When Monica Zanetti speaks, there’s a sense of unwavering self-determination steadying her voice. It’s no doubt a trait that helped the NSW-based filmmaker make Ellie & Abbie (& Ellie’s Dead Aunt), which secured a significant milestone earlier this year: it was the first Australian feature to open Sydney’s Mardi Gras Film Festival in its 27-year history.
The film has since screened at Melbourne International Film Festival, Florence Queer Festival and Brisbane International Festival, among a long (and growing) list of many others. It follows type-A personality Ellie (Sophie Hawkshaw) as she works up the courage to ask her classmate Abbie (Zoe Terakes) to go to the Year 12 formal with her. When Ellie comes out to her mother Erica (Marta Dusseldorp) her gay, deceased Aunt Tara (Julia Billington) manifests, professing to be Ellie’s fairy godmother. It’s funny, confronting and touching, all at once.
Zanetti originally wrote the story as a play, which was warmly received by Sydney’s inner west in 2017; a 36-day crowdfunding campaign in 2018 helped raise a $50,000 budget to turn it into a film. A well-balanced mix of romantic comedy and family drama, Ellie & Abbie also resurfaces an ugly moment in Australian history: the 1989 ‘cleansing march’ led by the preacher and NSW politician Fred Nile. Dedicated to Zanetti’s gay uncles – or, as she affectionately calls them, her ‘guncles’ – this film is a tribute to those who came before us.
With NME, Zanetti talks distribution and representation in the Australian film industry and about the families who are still fighting for justice for their LGBTQ+ loved ones. Warning: mild spoilers ahead.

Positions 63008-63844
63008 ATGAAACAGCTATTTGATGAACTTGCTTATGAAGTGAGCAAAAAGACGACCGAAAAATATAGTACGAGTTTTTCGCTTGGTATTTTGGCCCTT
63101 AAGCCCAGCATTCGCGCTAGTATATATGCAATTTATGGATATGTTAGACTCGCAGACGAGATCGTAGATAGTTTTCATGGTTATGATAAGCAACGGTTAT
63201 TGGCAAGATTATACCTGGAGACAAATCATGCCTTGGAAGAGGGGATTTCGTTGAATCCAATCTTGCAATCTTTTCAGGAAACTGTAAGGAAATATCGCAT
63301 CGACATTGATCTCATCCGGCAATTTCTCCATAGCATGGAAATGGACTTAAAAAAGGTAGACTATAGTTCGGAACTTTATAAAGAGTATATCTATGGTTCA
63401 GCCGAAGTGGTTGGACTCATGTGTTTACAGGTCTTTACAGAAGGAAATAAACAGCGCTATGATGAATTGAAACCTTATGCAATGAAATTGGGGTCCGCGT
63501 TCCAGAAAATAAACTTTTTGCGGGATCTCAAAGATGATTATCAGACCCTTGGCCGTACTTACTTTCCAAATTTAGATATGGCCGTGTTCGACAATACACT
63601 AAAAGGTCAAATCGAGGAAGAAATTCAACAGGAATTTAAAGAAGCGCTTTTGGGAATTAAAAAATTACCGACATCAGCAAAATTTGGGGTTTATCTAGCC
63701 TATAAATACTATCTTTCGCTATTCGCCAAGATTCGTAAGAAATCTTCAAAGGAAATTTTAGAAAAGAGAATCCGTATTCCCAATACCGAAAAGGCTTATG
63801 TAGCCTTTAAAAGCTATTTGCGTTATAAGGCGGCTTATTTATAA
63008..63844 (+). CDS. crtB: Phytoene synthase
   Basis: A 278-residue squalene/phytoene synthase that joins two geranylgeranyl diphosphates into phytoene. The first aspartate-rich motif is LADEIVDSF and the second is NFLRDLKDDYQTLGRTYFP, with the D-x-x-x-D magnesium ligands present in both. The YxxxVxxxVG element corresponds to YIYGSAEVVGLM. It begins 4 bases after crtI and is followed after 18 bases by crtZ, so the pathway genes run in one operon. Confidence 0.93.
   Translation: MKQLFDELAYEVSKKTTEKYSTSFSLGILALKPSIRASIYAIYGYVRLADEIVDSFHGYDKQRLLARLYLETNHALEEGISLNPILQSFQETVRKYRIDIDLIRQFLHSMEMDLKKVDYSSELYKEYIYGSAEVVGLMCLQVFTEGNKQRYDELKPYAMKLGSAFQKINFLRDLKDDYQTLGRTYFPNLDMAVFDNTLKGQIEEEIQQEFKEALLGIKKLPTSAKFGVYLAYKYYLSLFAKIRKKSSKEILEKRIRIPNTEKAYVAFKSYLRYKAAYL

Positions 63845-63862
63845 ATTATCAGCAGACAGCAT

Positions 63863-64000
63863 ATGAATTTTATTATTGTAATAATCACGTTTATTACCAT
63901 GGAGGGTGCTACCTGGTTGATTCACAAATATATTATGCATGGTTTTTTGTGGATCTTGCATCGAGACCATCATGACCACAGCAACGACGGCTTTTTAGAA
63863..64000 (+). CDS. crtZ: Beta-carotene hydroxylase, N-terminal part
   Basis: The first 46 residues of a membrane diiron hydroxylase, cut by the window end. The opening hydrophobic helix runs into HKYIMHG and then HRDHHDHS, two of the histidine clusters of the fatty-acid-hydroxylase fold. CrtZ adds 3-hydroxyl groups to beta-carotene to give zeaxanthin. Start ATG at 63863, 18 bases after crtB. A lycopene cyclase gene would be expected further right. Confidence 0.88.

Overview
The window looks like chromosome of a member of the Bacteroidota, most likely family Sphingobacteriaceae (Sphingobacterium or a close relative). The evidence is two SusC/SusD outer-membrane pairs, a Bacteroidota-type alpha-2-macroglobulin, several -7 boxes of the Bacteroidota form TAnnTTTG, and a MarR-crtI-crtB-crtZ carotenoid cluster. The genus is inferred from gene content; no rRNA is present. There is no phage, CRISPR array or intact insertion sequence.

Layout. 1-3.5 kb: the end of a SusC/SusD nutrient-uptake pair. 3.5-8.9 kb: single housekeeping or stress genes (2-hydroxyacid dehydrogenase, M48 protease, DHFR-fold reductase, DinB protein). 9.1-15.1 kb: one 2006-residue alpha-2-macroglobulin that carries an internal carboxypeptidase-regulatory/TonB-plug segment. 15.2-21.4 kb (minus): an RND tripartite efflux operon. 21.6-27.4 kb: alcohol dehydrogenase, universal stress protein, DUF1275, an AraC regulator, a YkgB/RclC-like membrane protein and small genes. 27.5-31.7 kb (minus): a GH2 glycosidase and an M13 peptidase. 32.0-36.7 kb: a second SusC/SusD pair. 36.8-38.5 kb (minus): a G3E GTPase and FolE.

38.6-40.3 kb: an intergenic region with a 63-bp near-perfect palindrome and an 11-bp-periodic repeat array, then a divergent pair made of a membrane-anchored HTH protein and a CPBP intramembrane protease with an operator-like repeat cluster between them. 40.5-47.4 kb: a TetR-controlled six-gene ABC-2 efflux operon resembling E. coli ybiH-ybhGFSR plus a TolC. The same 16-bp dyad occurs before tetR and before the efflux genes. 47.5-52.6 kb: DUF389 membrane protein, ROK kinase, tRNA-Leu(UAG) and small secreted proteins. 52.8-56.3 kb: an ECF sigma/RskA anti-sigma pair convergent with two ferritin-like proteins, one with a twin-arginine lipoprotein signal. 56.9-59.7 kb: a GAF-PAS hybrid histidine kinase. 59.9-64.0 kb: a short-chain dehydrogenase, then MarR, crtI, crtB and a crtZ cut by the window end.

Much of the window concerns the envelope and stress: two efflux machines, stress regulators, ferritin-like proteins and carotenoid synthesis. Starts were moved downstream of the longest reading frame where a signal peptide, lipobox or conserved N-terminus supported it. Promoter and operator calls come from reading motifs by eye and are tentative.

Did you uncover anything that surprised you while you were doing research for this film?
“Uncovering the Fred Nile ‘cleansing march’, that was a surprise in itself. I think so much of our storytelling about LGBT+ history in Australia does revolve around Mardi Gras, which has a very important history, but there were so many other movements and so many other rallies that led to where we’ve gotten to now.”
Is Aunt Tara’s death inspired by a true story?
“It’s inspired by a collection of true stories. There is a long history [of LGBT+ hate crimes] in this country, of cases only just being reopened, cases like the Bondi Cliffs. And so I took elements of real stories and real people and created a fictional character who can kind of encompass that part of our history.”
How do you balance telling such a sensitive story without it becoming trauma porn?
“I think it was knowing that you can tell a story about tragedy that has caused real pain without having to show the victim in that pain; as in [without] having to show what has happened to them. I think I’m quite a sensitive person, and so whenever I find that there’s violence towards… I guess, to use the example of violence towards queer people on screen, I find that very, very hard to watch. And I want to know: Did you need to show that? Is the pain that that is going to cause people worth it for the story?